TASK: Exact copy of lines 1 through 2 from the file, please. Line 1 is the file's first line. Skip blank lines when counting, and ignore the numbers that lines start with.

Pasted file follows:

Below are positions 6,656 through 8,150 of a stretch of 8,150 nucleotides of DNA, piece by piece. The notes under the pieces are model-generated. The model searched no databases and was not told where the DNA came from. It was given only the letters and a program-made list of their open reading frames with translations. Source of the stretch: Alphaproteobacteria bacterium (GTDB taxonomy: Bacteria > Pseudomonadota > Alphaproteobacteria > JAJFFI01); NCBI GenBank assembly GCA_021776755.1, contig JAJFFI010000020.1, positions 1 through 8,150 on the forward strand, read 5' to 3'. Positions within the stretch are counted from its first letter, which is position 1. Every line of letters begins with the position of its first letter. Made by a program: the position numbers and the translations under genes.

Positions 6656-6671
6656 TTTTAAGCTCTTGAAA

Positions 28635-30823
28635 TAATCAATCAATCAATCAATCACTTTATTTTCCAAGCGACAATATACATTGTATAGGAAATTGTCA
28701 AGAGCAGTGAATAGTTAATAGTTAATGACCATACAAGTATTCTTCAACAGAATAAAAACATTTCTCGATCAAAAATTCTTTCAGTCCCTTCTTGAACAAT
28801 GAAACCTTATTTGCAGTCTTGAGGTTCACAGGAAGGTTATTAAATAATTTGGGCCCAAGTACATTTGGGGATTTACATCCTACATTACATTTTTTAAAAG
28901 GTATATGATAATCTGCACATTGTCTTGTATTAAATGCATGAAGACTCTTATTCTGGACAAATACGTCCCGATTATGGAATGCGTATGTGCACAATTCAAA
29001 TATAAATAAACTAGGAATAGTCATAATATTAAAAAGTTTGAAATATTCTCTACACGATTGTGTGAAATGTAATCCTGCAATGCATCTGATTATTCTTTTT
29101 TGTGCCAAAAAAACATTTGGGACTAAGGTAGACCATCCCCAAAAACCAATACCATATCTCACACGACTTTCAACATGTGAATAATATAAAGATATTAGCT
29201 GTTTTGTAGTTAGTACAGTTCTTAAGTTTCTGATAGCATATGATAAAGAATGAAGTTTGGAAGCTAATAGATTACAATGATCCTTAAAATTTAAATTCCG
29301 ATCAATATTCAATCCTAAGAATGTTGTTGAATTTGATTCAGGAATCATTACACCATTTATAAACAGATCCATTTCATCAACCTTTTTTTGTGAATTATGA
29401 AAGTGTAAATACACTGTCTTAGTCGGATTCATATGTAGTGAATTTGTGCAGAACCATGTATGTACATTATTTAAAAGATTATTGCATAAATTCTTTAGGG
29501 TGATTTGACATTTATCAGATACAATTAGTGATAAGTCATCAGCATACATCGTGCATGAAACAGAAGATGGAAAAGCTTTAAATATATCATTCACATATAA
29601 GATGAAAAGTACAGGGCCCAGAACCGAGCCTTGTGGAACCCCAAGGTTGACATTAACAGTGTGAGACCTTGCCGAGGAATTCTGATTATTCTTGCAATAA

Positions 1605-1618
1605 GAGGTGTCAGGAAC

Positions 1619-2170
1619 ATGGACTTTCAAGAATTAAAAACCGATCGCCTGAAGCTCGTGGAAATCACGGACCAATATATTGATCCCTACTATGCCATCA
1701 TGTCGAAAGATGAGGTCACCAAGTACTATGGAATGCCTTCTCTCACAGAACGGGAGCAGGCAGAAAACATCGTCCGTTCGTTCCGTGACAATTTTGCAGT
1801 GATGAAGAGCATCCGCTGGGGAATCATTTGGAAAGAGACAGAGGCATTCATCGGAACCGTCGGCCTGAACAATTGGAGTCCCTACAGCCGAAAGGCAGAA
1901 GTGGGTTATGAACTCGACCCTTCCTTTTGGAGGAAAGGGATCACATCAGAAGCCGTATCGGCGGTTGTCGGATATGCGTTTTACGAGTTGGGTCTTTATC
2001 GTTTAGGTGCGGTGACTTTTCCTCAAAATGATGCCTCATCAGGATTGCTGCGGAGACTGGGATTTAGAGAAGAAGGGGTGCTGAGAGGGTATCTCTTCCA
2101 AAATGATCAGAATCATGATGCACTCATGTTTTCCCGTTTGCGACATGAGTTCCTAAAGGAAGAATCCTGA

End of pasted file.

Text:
Below are positions 6,656 through 8,150 of a stretch of 8,150 nucleotides of DNA, piece by piece. The notes under the pieces are model-generated. The model searched no databases and was not told where the DNA came from. It was given only the letters and a program-made list of their open reading frames with translations. Source of the stretch: Alphaproteobacteria bacterium (GTDB taxonomy: Bacteria > Pseudomonadota > Alphaproteobacteria > JAJFFI01); NCBI GenBank assembly GCA_021776755.1, contig JAJFFI010000020.1, positions 1 through 8,150 on the forward strand, read 5' to 3'. Positions within the stretch are counted from its first letter, which is position 1. Every line of letters begins with the position of its first letter. Made by a program: the position numbers and the translations under genes.

Positions 6656-6671